I now have two experts in making stock-based creamy veggie soups! Matt learned just how easy it is to put a bunch of chopped veggies in a pot with chicken stock, puré it, and voilÃ!

Matt hearts zucchini. He learned to love it, of all places, at the local hibachi joint, where they slice it up and sautè it with carrots and the onions they use to make that crazy volcano. So when he saw this recipe ““ even though he didn’t know what vichyssoise was ““ he was instantly enchanted. He chunked up the zucchini, potatoes and what turned out to be the cleanest leeks in existence (I was a little bummed I didn’t get to do a leak-cleaning demo), and tossed it all into a pot with chicken stock. When we came back half an hour later, the veggies were nice and soft, and we grabbed the food mill, like the recipe specifies. Only problem was, the leeks got all shreddy and jammed up the holes on the blade, and the only thing we could get through the mill was the liquidy stock.

Luckily, Matt and I noticed Ina’s side note that you can also use a blender to puré the soup, the only textural difference being the soup’ll be less chunky than if you use a food mill. We put Plan B into action, and within five minutes, we had a big pot of luxuriously rich, creamy zucchini vichyssoise!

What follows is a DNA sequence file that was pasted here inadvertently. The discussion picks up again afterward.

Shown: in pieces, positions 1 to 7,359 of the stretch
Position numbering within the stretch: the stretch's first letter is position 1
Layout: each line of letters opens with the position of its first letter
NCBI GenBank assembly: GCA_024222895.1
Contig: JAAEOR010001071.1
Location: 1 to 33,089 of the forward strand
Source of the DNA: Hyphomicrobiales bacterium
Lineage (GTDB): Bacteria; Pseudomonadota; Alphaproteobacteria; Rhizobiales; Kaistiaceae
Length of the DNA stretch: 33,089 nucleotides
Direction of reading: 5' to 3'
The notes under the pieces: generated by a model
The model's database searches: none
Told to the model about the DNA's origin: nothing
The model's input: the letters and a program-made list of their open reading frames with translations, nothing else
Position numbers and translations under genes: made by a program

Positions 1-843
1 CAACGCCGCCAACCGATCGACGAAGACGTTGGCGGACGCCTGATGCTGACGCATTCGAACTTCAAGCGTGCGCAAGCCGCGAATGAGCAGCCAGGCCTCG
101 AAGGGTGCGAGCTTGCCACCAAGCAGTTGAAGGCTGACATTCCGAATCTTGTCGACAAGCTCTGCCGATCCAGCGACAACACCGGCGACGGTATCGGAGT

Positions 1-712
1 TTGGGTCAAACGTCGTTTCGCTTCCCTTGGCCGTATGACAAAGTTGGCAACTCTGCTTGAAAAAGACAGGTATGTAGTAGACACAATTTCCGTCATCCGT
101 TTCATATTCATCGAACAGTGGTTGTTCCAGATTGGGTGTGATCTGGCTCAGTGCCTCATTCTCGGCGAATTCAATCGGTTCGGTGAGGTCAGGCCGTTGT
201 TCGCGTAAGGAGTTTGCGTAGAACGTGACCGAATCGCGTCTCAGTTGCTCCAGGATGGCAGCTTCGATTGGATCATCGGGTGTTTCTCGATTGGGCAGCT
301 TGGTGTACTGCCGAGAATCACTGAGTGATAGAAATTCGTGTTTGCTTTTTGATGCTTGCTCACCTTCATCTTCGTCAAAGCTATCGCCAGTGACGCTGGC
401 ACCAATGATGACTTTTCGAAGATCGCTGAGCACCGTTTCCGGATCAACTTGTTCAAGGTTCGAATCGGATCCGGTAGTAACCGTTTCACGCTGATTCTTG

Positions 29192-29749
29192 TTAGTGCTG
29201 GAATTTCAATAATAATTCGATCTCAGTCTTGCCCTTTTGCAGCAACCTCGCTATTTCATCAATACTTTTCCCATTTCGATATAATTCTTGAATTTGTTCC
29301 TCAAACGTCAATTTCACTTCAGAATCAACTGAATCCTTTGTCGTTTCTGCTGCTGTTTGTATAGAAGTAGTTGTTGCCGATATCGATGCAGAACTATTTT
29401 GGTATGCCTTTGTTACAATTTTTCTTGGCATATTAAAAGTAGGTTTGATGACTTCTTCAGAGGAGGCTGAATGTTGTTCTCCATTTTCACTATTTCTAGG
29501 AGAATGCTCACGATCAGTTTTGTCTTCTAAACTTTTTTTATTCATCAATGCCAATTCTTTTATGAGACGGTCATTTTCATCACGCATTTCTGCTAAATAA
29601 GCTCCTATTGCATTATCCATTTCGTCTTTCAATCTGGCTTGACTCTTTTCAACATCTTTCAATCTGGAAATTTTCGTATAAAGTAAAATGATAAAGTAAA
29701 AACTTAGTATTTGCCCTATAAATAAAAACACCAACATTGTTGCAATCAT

You only add a couple tablespoons of cream, and frankly, with the creamy potatoes blended up, I don’t think you even need it. What we did need, however, was considerably more seasoning than the recipe called for, believe it or not. I also added a touch of ground nutmeg for serving, as I think it enhances the flavor of zucchini (curry powder also adds a nice zing to zucchini). The recipe gives you the liberty to eat the soup hot, warm or cold, and being summer, we chose to eat it at room temp. In the winter I could see this being a lovely, hearty soup served hot with warm crusty bread and sea salt butter. I think eating it cold might make the potatoes as bit gluey, but then again, I may be wrong.

If you’ve got a harvest of bowling pin-sized zucchini from your garden, this is one excellent way to use a few up.

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